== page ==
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Dark Lord of Derkholm

Jones, Diana Wynne. Dark Lord of Derkholm. ISBN 0064473368.


(This review originally appeared in Mythprint 36:1 (#202) in January 1999.)

Reviewed by Berni Phillips

Role-playing games and living history affairs can be fun if all participants are willing. Imagine that you are forced to live as a participant in a bad fantasy novel. This is what Wizard Derk and his people have to put up with. Mr. Chesney, who holds control over the inhabitants of Derk’s planet by power of his pocket demon, sponsors Pilgrim Parties, groups of offworld tourists who are charged exorbitant prices to tour Derk’s world and experience a Tolclone type adventure. To make things worse, Wizard Derk is selected to be this year’s Dark Lord, an occupation which is not only extremely destructive to his area’s ecology and economy, but which also takes him from his favorite occupation of genetic engineering.

This occupation of his has expanded his family so that, in addition to his human son and daughter, he also has griffin sons and daughters, intelligent creatures of his creation which possess intelligence, personality, and cells from both him and his wife. He also has done other animal experiments, producing Big Hen, Friendly Cows, nasty-tempered geese, and flying pigs, to name just a few.

Still, he is aware of the depth of his responsibility as this year’s Dark Lord, so he begins preparations, preparations that are unexpectedly cut short when he is brutally attacked by an ancient and very angry dragon. Their father’s incapacitation prompts Derk’s offspring of both species to take over for him as best they can. Mum would help, but she has her hands full as this year’s Glamorous Enchantress.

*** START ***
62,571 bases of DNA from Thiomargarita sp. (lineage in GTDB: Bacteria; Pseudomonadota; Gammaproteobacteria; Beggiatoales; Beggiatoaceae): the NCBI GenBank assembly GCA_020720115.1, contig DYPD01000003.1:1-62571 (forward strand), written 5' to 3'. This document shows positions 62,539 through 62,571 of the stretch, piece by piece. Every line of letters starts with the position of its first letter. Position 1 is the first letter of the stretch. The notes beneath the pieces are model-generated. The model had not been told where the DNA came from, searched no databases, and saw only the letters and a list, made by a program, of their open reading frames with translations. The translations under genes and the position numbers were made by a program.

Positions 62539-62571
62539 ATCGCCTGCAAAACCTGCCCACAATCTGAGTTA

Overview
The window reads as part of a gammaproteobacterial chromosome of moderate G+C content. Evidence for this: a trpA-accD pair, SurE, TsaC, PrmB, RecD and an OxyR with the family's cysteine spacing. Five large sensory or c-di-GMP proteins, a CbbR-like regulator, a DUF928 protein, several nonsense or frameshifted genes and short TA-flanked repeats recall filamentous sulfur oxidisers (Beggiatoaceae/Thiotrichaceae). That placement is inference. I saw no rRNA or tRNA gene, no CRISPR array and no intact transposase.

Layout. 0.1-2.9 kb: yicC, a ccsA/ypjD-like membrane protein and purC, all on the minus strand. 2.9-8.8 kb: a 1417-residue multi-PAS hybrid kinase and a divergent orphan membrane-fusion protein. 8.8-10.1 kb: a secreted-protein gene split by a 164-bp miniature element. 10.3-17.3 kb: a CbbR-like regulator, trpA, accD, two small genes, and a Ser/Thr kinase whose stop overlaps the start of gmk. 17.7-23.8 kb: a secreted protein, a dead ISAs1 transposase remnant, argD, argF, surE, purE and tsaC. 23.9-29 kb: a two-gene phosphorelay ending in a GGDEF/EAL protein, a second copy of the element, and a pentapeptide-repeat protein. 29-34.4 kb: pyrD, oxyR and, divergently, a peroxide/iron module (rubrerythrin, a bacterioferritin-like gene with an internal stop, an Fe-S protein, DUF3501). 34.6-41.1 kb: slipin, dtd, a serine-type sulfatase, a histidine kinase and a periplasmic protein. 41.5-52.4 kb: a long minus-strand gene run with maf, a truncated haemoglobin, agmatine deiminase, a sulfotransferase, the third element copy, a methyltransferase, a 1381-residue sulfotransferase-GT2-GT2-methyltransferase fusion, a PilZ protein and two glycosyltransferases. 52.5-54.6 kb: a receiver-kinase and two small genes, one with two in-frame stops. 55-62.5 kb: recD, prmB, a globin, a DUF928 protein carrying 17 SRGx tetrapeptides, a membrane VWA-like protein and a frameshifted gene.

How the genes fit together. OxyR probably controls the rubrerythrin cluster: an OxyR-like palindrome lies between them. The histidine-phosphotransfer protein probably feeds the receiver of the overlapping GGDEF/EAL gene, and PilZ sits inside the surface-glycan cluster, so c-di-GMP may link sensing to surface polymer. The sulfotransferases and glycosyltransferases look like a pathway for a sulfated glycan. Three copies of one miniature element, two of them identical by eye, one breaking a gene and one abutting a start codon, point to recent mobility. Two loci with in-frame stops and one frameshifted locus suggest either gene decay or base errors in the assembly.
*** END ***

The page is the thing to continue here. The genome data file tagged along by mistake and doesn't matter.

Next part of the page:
Jones has written another winner, funny and touching at the same time. This is a coming of age story as much as anything else as Derk’s oldest sons, the human, Blade, and the griffin, Kit, assume so much responsibility resulting in an inevitable growth of skill and spirit. Below the mirth, she has very pointed observations to make about exploitation: exploitation of the environment, of the workers, and even of those who enjoy the products of the exploitation. This message never gets in the way of the fun, however, as Jones proves once again that she is one of the top fantasy writers today and one of the even fewer who can write comic fantasy without being cloying.